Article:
When I left work on Friday, I anticipated a light-hearted, easy-going weekend. To be fortified by seeing new babies and old friends. I was optimistic, despite also feeling, as Laura Munson says, like my life has become a bad carnival and I can't find the exit. I was really, really looking forward to the freedom of a 3-day weekend and new experiences. I felt bolstered by what I had learned and excited about the prospects. Hope is a very, very important thing in the midst of a crisis. It's the only thing that keeps you going on most occasions. The idea that we can find beauty and create our own happiness both in spite of and because of unfortunate circumstances (remember: they are not obstacles but opportunities!) is a profound one.
So, it's funny, then, that the universe decided to send me something different. Decided to play the role of a carnival ride operator who said, "You want to exit the carnival? Well, you ain't seen nothin' yet" and then put a gun to my head, made me get on the utterly terrifying roller coaster, and laughed hysterically while I cried and he refused to stop it. In other words, it dialed up the horror.
Just hours before my friend was to arrive in town, I got a phone call from an estranged loved one. The one whose personal pain brought me to this point of non-suffering, the one whose pain I wish I could quell, the one who has tried to hurt me, the one whose antics I can't take personally. This is, in that same Laura Munson vein, his own crisis. And I have to get out of the way and let him go through this while creating my own happiness. Him.
It was a moment of currently temporary but soon-to-be permanent humility. He had put his guard down. Would I see him? Could we talk about what he's going through but not talk about our relationship?
And so, while en route to our meeting, I took stock of where I am and what I can offer him (hint: very little but the time and space he needs to get through this) and gave thanks for the opportunity to see him and engage him after many, many weeks. It went as expected on my end: I was calm, cool and collected, holding This Is Not the Story You Think It Is in my purse and reciting its lessons over and over in my head. But if my behavior was as good as I had hoped it would be, what he said was nothing short of surprising. He didn't say, "I love you! I was so wrong! Forgive me for this!" He's still not on the other side of this. But he did share his heart, and he did in a number of ways confirm all of my suspicions. And I left there, relieved that I have taken the strategy I have taken. Remembering that if we "come out the other side, together, still in love...and unsuffering, then this summer will have been worth it... And even if we don't, then I know I will be a better person for living this way." That is the goal in this: to be unattached to outcome and committed to creating my own happiness.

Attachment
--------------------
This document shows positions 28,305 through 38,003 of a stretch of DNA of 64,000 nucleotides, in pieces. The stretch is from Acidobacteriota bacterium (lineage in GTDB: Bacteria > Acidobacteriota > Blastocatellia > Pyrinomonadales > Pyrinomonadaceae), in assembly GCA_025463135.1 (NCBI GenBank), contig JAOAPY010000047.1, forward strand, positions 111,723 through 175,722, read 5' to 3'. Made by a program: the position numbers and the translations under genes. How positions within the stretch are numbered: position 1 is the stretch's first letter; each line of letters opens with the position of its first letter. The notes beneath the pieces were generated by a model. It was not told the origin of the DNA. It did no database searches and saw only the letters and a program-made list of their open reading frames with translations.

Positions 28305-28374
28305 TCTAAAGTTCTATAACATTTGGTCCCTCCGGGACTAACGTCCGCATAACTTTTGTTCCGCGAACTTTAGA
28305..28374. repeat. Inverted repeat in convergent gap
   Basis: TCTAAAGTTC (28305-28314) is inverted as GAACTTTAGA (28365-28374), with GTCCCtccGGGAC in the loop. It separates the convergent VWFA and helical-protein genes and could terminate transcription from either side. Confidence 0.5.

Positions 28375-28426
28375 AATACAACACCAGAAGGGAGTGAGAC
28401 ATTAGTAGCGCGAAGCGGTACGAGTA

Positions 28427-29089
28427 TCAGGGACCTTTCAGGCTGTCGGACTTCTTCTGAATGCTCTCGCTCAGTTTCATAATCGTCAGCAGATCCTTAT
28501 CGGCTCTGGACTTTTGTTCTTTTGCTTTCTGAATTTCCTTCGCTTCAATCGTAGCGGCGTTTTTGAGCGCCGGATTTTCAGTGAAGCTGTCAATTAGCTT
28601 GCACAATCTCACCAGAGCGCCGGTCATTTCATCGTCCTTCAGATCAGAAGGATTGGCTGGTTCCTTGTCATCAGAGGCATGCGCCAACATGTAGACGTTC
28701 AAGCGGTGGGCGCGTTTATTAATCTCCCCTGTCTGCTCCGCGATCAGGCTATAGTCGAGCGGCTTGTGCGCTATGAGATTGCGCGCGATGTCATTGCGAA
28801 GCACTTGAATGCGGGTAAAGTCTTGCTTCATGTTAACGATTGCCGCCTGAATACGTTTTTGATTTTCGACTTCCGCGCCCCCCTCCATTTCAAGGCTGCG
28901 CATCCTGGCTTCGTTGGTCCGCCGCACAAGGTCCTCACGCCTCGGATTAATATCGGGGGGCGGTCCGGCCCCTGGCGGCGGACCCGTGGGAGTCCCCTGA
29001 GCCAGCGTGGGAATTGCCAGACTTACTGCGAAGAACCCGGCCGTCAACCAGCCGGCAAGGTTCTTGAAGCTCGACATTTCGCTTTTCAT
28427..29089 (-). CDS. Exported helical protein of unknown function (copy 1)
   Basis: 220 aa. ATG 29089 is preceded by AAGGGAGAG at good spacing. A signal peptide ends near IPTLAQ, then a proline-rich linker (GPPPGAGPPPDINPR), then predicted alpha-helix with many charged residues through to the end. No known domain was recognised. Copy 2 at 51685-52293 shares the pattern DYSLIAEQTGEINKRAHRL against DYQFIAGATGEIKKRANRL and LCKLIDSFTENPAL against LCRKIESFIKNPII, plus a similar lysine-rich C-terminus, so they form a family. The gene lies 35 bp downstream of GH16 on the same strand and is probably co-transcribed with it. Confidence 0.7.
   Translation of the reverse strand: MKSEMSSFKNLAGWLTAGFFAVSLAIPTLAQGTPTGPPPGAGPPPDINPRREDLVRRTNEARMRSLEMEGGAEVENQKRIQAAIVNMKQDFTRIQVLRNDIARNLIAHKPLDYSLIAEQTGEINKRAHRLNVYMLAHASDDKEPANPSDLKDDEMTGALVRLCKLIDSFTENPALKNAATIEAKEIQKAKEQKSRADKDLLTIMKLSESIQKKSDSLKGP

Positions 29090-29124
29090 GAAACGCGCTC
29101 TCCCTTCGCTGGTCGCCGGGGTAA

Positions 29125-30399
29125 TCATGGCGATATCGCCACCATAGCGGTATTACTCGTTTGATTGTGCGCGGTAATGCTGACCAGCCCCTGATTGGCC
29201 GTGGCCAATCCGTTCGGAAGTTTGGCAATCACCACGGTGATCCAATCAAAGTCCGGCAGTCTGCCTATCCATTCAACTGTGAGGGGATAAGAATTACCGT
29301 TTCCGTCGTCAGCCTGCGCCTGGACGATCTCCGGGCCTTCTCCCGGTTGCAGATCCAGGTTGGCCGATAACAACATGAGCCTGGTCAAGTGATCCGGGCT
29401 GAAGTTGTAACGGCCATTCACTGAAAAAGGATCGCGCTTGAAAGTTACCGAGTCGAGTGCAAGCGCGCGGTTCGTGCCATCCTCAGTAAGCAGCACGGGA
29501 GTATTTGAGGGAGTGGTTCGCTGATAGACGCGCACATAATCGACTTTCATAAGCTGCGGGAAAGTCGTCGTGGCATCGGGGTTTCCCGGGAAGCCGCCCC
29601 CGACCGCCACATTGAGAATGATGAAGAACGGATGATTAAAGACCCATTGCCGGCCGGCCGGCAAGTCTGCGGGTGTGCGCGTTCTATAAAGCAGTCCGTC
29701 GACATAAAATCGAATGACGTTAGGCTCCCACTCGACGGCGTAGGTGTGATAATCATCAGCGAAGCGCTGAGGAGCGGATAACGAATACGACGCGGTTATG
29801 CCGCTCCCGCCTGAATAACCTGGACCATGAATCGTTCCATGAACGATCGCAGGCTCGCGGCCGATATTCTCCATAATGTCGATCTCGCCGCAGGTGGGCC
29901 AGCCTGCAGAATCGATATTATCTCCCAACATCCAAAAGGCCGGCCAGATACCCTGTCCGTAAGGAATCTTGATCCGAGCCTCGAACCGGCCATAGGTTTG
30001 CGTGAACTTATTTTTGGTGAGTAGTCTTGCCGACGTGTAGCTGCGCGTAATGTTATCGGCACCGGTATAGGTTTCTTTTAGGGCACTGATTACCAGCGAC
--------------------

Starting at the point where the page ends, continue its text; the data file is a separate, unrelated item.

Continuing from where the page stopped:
But the rest of the weekend was a whirlwind. It made creating my own happiness quite challenging. Issue after issue arose, and I was left trying to clean up the mess in its wake. Strapped in to my roller coaster seat, pleading for the mean carnie to "just let me off!"
I am thankful, then, for a good friend who never left my side all weekend. She was my angel; the 4th angel to visit in 5 weeks. Patient, kind and loving. And funny. So, so funny.
In spite of the constant drama, disappointment and pain of this weekend, I have never laughed harder or more often. Constantly, every five minutes, laughing uncontrollably. At every.little.thing. The delirious feeling of sleeplessness is a gift in and of itself (even if the sleepless isn't), but it was the laughter that allowed me to take stock and give thanks at the end of this weekend. All is not lost. We're miles from the end of the journey, but that means there's still hope. There's still time to make the most of it, to learn from and grow in the midst of it. And that is to what I am committed.
Stay with me...the ride ends eventually. And in the meantime, I'm trying to focus only on internal non-suffering so that I don't get dizzy when I realize what's going on all around me. And I'm trying to focus on the positive. The instructive. The gifts. And to both feel them but remain unattached from the form of their resolution.
As Cary Tennis says, "All therapy can be boiled down to 'Trust me' and 'feel this'."